How does Basal Cell Carcinoma Originate in the Skin?
“It’s not as big of a black box as it used to be,” says Dr. Adam Mamelak, skin cancer specialist and Mohs micrographic surgeon in Austin, Texas. “In fact, years of research have taught us a lot of how these risk factors lead to actual the development of skin cancer.” After performing laboratory bench research on skin cancer during his years as a Research Fellow at Johns Hopkins University, Dr. Mamelak says there are some basic things that are known about these tumors.
Where in the skin do Basal Cell Carcinoma Develop?
“There is a strong relationship between basal cell carcinoma and hair follicles,” explains Dr. Mamelak. “We do not tend to see these tumors developing on non-hair bearing skin.” Dr. Mamelak notes that it is exceedingly rare to find basal cell carcinomas developing on the palms or soles (squamous cell carcinoma is more common in these areas). Even when these cancers involve the lips, there is usually some involvement of the skin just adjacent to the mouth.
There are actually stem cells in the skin and hair follicles that continuously grow and recycle. It is because of these cells that our hair continues to grow, and our sweat glands continue to work over our lifetime. One theory suggests that basal cell carcinoma arises from these pluripotential cells in hair follicles and the skin.
What about UV?
Ultraviolet radiation has been found to damage DNA in skin cells. These mutations are thought to induce the expression and turn on cancer causing genes (the so-called proto-oncogenes) in the cells. Furthermore, by mutating the DNA, they allow the skin cells to continue to grow and proliferate.
“There is actually a very specific molecular signaling pathway in skin cells than has been implicated in the development of Basal Cell Carcinoma,” says Dr. Mamelak. This pathway is called Sonic Hedgehog (yes, named after the video game!). UV-induced mutations have been noted in Sonic Hedgehog in a large and consistent number of Basal Cell Carcinoma. It is for this reason that a new Sonic Hedgehog inhibiting medication (Erivedge) has been developed for the treatment of some of these skin tumors.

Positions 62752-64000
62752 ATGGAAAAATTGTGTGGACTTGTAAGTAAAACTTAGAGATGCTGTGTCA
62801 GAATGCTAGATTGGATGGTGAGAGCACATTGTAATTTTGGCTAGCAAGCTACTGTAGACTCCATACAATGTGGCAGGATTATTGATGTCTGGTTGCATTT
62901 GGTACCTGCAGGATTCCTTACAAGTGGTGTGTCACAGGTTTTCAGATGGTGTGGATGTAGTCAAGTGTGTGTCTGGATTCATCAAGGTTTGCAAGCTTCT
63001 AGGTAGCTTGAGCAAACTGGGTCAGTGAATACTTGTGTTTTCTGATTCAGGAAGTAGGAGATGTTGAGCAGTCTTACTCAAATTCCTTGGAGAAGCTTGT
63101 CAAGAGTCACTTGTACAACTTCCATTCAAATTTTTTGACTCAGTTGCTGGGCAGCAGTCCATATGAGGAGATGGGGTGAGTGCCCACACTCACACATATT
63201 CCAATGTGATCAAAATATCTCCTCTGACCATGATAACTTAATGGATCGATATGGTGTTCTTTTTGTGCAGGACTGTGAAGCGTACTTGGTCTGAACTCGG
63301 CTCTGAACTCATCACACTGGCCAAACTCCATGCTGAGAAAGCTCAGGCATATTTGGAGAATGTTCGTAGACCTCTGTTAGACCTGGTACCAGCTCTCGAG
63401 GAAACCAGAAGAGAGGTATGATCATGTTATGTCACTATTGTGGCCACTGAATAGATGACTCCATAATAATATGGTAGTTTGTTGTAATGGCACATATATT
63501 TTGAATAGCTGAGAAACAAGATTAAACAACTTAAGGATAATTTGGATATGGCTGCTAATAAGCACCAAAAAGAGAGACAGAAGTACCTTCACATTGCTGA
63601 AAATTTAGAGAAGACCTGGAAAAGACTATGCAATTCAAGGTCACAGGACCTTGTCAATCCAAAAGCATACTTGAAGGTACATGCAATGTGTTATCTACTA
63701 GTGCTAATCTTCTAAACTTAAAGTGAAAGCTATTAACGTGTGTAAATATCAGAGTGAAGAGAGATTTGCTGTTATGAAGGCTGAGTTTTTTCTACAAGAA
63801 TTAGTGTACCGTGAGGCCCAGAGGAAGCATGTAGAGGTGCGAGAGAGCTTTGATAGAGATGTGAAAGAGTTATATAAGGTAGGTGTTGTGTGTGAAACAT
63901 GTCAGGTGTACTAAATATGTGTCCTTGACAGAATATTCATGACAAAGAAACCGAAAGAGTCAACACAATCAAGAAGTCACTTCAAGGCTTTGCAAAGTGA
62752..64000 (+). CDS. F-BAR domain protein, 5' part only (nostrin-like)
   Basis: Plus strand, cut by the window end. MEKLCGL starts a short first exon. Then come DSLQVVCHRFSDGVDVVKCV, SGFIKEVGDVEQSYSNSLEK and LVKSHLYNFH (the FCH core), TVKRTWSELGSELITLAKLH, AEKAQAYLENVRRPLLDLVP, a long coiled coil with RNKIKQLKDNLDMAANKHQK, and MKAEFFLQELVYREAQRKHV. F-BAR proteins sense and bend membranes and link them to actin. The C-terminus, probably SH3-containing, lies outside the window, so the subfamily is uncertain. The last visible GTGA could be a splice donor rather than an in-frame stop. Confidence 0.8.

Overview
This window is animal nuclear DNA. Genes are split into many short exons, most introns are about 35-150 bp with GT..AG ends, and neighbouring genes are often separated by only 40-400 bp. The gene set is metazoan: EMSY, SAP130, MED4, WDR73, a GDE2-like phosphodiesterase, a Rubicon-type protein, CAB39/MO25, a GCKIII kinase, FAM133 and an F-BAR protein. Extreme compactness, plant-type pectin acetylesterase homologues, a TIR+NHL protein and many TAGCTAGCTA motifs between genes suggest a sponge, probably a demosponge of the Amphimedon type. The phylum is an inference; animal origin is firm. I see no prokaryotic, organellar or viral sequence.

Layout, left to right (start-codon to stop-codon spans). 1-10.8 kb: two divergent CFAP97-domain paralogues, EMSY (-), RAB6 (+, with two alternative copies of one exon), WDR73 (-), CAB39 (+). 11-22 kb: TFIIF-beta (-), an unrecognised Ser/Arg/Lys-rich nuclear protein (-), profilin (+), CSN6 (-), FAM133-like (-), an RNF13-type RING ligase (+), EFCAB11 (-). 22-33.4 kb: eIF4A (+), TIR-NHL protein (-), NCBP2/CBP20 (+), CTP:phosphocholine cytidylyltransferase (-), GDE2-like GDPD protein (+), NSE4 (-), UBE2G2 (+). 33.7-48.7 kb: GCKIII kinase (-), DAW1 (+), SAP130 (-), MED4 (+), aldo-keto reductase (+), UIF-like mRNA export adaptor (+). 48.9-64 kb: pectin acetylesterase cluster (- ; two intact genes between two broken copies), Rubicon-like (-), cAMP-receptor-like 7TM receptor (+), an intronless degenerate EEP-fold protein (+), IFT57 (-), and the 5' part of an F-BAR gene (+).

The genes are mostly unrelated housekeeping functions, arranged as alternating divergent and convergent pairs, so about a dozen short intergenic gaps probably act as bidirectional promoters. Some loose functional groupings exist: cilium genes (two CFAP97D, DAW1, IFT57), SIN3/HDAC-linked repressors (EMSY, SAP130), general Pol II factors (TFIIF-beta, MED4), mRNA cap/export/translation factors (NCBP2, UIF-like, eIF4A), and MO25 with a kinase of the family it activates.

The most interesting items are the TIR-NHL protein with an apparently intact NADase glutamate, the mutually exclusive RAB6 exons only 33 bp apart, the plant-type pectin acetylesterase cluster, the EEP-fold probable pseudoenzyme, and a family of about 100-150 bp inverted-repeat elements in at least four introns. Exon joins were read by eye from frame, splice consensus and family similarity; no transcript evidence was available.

UV light has also been shown to suppress the body’s immune system in the skin. “This is why UV phototherapy is used for psoriasis and eczema, skin diseases characterized by too much inflammation or an overactive immune response in the skin,” explains Dr. Mamelak. However, in prolonged doses of UV radiation or chronic sun exposure, this immune suppression in the skin can decrease the body’s ability to detect and fight off cancerous cells (aka tumor surveillance). This could lead to the growth of skin cancers like basal cell carcinoma, or even melanoma.
If you have been diagnosed with Basal Cell Carcinoma, or have questions about skin cancer treatment, please contact Sanova Dermatology today. Our board-certified dermatologists possess the knowledge and skills to help you with all of your skin care needs.